Congress for the New Springfield

Like the really bad song you can’t stop singing I have to give some credit to a fairly corny and terribly lame story I heard told perhaps 40 years ago but which always springs to mind whenever prevention and remediation are discussed. It had something to do with a mountain town that had a windy

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Cognitive Dissonance 

I’m suffering from a bit of cognitive dissonance as I write these words; my generally optimistic perspective and “rose colored glasses” view of my hometown contrasted with my apocalyptic outlook for the American Empire and industrial society. Apart from one obvious exception I see in Springfield a community moving in the right direction and making

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Preserving Urbanism

I’ve already written a handful of pieces on historic preservation. In my earliest essay bearing directly on the topic I make the argument that economic vitality is the only guarantor of long term historic preservation. In retrospect, and after reading some thoughtful arguments regarding the relationship of growth and historic preservation, I must admit that

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The Chicken Building

The concept of the invisible bike rider has been addressed in multiple venues over the past few months and it has opened my eyes to not just a larger reality but also to some of my own biases. Yesterday as I strolled past Court Square I saw a resplendent cyclist with the bright yellow garb

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Words of Wisdom

Publicly available records of official municipal meetings held earlier this year revealed that a local developer intended to acquire and demolish a building, the Shean Block, at the corner of State Street and Main Street in the heart of downtown Springfield. In just the last month MGM announced during a meeting of the State Gaming

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Of Blind Squirrels and Broken Clocks

I’ve been involved with the issue of pedestrian safety on State Street for more than two decades now so when Chuck Marohn of Strong Towns asked me to snap some pictures of the “desire paths” around and through the fences and hedges the city had “strategically placed” to discourage people from crossing the street at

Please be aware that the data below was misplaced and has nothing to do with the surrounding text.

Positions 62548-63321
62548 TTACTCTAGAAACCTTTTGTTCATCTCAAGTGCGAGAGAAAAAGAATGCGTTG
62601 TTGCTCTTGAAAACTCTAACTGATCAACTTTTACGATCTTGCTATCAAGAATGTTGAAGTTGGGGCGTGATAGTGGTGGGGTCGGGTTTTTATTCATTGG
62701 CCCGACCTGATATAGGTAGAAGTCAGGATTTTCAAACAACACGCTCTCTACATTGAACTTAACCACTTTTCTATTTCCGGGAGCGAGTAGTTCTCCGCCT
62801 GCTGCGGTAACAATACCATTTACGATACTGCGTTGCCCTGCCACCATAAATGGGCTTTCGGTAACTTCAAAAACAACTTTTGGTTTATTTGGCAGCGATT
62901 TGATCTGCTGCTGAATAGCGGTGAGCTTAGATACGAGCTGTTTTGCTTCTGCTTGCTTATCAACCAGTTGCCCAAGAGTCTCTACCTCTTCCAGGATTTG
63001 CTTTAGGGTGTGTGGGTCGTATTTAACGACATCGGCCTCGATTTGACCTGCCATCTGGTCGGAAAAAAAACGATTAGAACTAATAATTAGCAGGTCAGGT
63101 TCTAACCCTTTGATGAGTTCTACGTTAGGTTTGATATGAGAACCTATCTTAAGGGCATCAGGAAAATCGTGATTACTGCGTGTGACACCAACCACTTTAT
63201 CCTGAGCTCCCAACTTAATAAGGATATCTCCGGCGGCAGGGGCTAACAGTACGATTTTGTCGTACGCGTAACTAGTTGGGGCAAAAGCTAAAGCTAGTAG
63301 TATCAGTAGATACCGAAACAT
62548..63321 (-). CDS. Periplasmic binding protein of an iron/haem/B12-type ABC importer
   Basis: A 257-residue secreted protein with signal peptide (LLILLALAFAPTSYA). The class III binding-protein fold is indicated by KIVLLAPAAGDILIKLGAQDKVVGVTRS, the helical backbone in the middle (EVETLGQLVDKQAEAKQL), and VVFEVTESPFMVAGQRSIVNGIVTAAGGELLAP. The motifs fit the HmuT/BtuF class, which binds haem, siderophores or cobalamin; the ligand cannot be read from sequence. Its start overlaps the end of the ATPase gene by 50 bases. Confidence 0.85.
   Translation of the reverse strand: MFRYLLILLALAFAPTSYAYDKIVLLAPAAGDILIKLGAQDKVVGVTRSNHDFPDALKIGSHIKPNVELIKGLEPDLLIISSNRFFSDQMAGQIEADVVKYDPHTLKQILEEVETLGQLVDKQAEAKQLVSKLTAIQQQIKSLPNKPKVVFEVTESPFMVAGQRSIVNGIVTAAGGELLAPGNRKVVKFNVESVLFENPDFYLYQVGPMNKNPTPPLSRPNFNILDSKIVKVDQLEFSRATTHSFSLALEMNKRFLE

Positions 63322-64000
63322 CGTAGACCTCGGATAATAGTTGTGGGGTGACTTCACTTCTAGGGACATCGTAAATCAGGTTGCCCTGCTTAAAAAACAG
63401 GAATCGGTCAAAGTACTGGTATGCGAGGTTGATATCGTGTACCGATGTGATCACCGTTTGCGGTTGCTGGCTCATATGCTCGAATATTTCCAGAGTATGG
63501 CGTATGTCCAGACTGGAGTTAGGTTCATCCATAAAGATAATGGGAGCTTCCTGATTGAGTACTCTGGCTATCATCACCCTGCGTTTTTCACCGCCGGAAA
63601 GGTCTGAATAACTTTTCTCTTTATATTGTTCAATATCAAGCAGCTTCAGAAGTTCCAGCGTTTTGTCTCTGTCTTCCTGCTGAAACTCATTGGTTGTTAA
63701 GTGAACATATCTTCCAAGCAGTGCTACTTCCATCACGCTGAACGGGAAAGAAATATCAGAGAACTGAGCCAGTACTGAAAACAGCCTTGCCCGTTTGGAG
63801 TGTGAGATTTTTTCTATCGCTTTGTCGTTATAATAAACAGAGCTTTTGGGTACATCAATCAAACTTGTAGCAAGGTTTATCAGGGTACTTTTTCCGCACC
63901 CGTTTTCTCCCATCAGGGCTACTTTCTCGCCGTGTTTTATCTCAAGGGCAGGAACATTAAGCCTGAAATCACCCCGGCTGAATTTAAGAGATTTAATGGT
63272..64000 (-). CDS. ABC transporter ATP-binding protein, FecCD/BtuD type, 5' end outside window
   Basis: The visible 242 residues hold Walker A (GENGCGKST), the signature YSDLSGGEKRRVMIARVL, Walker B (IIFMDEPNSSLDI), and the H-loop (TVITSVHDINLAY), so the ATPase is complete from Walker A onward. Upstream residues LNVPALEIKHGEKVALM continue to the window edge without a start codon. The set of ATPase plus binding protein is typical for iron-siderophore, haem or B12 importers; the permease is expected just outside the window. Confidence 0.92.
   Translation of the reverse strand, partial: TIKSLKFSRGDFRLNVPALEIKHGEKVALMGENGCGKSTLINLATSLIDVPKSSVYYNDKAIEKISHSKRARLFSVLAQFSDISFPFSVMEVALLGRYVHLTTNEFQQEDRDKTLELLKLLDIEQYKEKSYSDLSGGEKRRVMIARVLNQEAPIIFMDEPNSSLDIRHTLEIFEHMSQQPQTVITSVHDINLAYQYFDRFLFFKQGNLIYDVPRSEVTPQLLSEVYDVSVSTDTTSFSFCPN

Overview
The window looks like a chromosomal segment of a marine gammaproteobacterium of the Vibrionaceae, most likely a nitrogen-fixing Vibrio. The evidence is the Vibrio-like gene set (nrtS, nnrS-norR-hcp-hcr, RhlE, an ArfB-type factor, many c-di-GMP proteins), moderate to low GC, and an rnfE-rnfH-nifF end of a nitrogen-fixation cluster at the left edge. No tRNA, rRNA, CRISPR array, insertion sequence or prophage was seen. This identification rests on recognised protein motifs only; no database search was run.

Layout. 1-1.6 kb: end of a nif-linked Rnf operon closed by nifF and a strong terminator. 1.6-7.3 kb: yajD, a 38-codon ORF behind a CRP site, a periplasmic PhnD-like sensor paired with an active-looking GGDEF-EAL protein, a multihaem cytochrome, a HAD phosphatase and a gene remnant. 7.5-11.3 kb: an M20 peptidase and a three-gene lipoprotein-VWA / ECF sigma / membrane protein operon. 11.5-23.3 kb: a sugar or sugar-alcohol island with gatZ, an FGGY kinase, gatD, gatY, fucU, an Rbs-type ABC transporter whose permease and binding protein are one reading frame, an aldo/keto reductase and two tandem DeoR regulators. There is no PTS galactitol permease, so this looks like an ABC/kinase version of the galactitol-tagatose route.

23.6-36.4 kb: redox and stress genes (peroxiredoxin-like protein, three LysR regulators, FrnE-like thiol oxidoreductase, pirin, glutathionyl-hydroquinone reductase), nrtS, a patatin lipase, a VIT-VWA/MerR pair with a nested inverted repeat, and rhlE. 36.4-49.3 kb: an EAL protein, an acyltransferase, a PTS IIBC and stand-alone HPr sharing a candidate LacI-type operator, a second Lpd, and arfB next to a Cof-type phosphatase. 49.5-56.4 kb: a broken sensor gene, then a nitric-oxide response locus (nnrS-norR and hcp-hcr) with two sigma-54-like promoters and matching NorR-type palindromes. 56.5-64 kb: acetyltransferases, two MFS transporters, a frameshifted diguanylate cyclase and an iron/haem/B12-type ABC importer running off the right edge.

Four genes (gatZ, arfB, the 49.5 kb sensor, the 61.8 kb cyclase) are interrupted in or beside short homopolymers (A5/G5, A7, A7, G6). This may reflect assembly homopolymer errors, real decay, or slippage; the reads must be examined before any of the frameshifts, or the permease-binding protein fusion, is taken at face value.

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Spring Garden 2017

Ever expanding and changing, our urban oasis is taking shape.  We’ve added an asparagus bed (trust me, they’re there) which in years to come will provide some early season comestibles. The garlic, after a Winter of discontent, is looking lively. The potatoes look healthy. More peaches than ever before; do I thin the fruit myself,

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Rusting Last, Realizing Slowly

I’ve asked why it is if bureaucracy and government interference are the causes of bad urbanism that the places most known for those things have the best urbanism: The Northeast, The Pacific Northwest, and Europe. To be clear, I don’t think that laissez faire capitalism is necessarily the primary cause of the woeful state of

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A Seriously Modest Proposal

Climate change is genocide. Sure, I’m in. If the foreseeable consequences of our behaviors in the more developed world are going to lead to the deaths of millions of people with entire human societies especially in the developing world suffering first and suffering the most then those of us who fail to alter our behaviors

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MegaProject versus the North End

We’re running, quite by accident, a nearly perfect test of the philosophy that the small project focused on marginally increasing value in a relatively undervalued neighborhood is better than a mega project designed to transform a place. It would appear to be a totally unfair fight between a project in the North End which repairs

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